Scientists have long sought to understand the link between personality and longevity. These studies are difficult to conduct, but thus far, evidence suggests that being conscientious, expressing emotions, extraversion, and feeling in control are all associated with longer lifespans. In 1993, 14,445 people aged 39 – 54 were categorized by personality and tracked over 12 years. Some died, and some did not, and it turns out that personality was a statistically significant predictor of who died. Specifically, those with “neurotic hostility” were most likely to die in the time period:
“Results. In models adjusted for age, sex, marital status and education, all-cause and cause-specific mortality were predicted by ‘total hostility’, its ‘neurotic hostility’ component as well as by ‘CHD-prone’, ‘ambivalent’ ‘antisocial’, and ‘healthy’ personality types. After mutually adjusting personality traits for each other, only high ‘neurotic hostility’ remained a robust predictor of excess mortality from all causes [RII = 2.62; 95% confidence interval (CI) = 1.68–4.09] and external causes (RII = 3.24; 95% CI = 1.03–10.18). ‘CHD-prone’ (RII = 2.23; 95% CI = 0.72–6.95) and ‘anti-social’ (RII = 2.13; 95% CI 0.61–6.58) personality types were associated with cardiovascular mortality and with mortality from external causes, respectively, but CIs were wider. Adjustment for potential behavioural mediators had only a modest effect on these associations.”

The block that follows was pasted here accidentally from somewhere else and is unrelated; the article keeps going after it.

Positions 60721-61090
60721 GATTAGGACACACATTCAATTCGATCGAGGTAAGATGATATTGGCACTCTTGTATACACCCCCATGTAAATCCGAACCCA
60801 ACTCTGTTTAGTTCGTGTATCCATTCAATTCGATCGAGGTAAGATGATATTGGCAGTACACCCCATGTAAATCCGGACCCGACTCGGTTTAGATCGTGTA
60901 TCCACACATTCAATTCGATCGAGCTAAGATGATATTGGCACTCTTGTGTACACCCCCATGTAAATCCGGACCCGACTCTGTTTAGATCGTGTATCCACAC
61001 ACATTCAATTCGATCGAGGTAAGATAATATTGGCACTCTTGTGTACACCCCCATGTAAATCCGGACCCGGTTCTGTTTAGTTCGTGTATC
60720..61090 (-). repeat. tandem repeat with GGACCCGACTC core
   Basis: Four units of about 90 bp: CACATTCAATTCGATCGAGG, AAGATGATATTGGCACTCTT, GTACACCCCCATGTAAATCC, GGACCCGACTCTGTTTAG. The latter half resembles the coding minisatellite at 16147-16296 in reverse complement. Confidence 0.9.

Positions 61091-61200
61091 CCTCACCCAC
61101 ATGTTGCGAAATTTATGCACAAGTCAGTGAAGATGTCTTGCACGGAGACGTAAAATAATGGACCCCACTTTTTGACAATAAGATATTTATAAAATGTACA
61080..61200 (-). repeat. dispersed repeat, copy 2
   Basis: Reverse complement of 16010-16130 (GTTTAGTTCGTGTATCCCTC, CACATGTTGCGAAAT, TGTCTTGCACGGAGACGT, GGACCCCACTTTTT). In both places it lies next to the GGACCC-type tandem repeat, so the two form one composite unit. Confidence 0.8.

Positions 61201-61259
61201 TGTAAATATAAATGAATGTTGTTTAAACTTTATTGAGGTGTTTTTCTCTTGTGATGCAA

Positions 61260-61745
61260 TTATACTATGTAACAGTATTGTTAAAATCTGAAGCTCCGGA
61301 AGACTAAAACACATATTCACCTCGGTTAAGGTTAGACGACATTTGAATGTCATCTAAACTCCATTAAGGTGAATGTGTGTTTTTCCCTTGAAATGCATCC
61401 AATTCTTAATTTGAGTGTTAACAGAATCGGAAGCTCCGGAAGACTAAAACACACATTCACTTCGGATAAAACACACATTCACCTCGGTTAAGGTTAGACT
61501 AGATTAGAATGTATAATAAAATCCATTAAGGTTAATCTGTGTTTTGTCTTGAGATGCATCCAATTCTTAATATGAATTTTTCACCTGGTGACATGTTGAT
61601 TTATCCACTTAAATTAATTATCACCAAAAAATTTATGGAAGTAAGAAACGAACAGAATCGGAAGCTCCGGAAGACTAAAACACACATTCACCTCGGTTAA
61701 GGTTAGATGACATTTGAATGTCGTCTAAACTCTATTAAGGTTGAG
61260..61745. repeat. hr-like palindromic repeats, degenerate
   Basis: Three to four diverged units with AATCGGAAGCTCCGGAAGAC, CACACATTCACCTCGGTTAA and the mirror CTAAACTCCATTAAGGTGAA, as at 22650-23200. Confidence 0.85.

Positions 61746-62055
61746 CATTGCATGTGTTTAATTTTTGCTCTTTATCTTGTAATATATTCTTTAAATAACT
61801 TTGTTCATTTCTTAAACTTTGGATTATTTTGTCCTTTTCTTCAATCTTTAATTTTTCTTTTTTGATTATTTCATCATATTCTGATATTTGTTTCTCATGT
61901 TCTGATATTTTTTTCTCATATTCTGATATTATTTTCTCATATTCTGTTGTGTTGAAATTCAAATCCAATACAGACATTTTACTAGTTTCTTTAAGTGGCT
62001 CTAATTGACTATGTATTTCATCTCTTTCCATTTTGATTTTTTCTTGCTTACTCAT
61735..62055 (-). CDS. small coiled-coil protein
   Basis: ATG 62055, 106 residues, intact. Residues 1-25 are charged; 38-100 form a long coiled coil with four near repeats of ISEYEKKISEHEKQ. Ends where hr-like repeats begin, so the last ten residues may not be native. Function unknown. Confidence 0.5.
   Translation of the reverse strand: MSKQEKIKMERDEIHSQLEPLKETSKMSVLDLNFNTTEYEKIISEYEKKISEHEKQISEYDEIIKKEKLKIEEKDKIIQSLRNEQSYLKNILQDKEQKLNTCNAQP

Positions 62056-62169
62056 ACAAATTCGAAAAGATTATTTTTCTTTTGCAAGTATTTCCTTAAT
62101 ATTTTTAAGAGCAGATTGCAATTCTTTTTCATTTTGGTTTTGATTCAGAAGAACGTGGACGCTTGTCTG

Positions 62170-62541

Can You Choose Your Personality?
Behavioral changes can influence personality. Exercise is known to improve mood, while meditation may improve one’s sense of empathy. Improved empathic skills will change behavior towards others. By exercising and meditating, we can reign in angry moods and be more thoughtful towards others.